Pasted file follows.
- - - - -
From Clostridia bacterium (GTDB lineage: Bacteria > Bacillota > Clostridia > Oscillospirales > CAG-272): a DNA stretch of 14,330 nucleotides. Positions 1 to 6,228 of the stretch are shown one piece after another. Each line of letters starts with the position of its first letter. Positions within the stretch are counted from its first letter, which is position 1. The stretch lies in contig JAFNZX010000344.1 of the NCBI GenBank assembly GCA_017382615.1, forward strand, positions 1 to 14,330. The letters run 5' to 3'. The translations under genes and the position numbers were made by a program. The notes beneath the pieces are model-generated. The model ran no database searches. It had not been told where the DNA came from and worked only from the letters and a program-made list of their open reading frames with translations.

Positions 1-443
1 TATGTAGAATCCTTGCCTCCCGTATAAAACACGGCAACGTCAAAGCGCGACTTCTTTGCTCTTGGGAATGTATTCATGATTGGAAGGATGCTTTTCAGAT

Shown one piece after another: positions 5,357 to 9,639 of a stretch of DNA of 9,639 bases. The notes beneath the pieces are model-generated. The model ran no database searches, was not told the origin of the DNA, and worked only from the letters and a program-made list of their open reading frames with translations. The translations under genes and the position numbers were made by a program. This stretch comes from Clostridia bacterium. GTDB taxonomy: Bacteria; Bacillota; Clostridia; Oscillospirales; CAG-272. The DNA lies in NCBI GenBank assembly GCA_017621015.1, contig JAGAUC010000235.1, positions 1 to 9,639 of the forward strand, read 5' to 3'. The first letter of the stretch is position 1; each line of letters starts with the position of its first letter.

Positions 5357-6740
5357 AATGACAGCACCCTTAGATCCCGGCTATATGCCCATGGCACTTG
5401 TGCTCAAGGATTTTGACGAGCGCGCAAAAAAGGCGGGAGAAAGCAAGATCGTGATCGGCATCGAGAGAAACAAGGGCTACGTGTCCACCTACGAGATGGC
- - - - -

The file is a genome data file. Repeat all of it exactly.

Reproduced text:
From Clostridia bacterium (GTDB lineage: Bacteria > Bacillota > Clostridia > Oscillospirales > CAG-272): a DNA stretch of 14,330 nucleotides. Positions 1 to 6,228 of the stretch are shown one piece after another. Each line of letters starts with the position of its first letter. Positions within the stretch are counted from its first letter, which is position 1. The stretch lies in contig JAFNZX010000344.1 of the NCBI GenBank assembly GCA_017382615.1, forward strand, positions 1 to 14,330. The letters run 5' to 3'. The translations under genes and the position numbers were made by a program. The notes beneath the pieces are model-generated. The model ran no database searches. It had not been told where the DNA came from and worked only from the letters and a program-made list of their open reading frames with translations.

Positions 1-443
1 TATGTAGAATCCTTGCCTCCCGTATAAAACACGGCAACGTCAAAGCGCGACTTCTTTGCTCTTGGGAATGTATTCATGATTGGAAGGATGCTTTTCAGAT

Shown one piece after another: positions 5,357 to 9,639 of a stretch of DNA of 9,639 bases. The notes beneath the pieces are model-generated. The model ran no database searches, was not told the origin of the DNA, and worked only from the letters and a program-made list of their open reading frames with translations. The translations under genes and the position numbers were made by a program. This stretch comes from Clostridia bacterium. GTDB taxonomy: Bacteria; Bacillota; Clostridia; Oscillospirales; CAG-272. The DNA lies in NCBI GenBank assembly GCA_017621015.1, contig JAGAUC010000235.1, positions 1 to 9,639 of the forward strand, read 5' to 3'. The first letter of the stretch is position 1; each line of letters starts with the position of its first letter.

Positions 5357-6740
5357 AATGACAGCACCCTTAGATCCCGGCTATATGCCCATGGCACTTG
5401 TGCTCAAGGATTTTGACGAGCGCGCAAAAAAGGCGGGAGAAAGCAAGATCGTGATCGGCATCGAGAGAAACAAGGGCTACGTGTCCACCTACGAGATGGC